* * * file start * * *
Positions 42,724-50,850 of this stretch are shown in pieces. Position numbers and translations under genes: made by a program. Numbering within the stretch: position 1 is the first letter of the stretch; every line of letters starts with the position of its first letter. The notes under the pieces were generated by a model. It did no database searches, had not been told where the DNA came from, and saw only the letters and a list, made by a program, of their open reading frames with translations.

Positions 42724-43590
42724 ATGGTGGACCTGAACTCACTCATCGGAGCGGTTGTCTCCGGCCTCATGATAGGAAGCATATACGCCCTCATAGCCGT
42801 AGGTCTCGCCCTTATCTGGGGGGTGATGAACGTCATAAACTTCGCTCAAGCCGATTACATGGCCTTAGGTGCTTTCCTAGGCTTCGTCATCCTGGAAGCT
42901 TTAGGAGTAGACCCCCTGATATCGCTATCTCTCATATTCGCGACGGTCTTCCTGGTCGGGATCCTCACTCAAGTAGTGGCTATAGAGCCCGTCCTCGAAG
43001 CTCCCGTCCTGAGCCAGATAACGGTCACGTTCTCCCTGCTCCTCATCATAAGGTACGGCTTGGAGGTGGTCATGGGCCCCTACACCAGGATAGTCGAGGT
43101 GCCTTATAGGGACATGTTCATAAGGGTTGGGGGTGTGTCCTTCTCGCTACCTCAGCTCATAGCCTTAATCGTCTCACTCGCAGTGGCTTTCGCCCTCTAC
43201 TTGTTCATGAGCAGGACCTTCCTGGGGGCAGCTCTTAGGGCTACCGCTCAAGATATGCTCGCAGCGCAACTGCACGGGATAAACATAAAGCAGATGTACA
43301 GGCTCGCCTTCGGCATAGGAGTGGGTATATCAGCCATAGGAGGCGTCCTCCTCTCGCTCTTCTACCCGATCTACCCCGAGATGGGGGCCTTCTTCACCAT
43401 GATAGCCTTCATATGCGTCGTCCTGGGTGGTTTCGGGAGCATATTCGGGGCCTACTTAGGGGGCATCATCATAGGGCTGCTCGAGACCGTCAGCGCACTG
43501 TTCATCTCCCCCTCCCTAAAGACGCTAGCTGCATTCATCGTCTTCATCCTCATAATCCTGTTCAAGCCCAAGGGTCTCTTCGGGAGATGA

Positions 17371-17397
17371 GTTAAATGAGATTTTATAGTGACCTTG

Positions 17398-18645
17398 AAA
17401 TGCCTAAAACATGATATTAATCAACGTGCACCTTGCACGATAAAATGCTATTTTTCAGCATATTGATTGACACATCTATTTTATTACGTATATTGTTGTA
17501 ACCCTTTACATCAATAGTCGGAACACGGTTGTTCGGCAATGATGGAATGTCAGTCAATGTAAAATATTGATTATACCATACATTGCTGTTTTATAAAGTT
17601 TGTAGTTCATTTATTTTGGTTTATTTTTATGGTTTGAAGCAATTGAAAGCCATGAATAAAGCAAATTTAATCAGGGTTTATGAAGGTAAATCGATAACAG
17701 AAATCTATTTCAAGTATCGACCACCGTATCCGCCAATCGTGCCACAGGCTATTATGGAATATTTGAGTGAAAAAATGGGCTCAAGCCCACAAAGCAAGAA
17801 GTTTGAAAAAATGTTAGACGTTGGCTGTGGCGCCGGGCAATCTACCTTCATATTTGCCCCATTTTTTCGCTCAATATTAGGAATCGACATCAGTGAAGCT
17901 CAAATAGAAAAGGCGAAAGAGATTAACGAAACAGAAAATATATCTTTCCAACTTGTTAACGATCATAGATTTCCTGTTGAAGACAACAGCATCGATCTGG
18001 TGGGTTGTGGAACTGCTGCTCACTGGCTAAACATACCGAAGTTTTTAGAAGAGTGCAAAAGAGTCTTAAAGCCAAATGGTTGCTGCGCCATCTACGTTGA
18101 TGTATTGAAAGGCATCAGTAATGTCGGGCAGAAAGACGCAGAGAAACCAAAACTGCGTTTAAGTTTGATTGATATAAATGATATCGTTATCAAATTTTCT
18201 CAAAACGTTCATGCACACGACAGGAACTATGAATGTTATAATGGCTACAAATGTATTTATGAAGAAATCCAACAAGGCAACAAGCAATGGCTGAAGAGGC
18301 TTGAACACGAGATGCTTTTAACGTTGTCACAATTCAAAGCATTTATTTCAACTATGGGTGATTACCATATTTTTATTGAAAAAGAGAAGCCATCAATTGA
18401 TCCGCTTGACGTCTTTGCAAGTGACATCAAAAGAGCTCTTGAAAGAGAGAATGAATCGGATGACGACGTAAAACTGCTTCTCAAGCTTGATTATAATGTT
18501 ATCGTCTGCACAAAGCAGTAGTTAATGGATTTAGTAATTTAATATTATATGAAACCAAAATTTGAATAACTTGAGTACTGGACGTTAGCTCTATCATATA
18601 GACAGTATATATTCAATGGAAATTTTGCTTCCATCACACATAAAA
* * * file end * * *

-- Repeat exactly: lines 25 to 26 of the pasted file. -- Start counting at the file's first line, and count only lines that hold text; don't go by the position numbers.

18301 TTGAACACGAGATGCTTTTAACGTTGTCACAATTCAAAGCATTTATTTCAACTATGGGTGATTACCATATTTTTATTGAAAAAGAGAAGCCATCAATTGA
18401 TCCGCTTGACGTCTTTGCAAGTGACATCAAAAGAGCTCTTGAAAGAGAGAATGAATCGGATGACGACGTAAAACTGCTTCTCAAGCTTGATTATAATGTT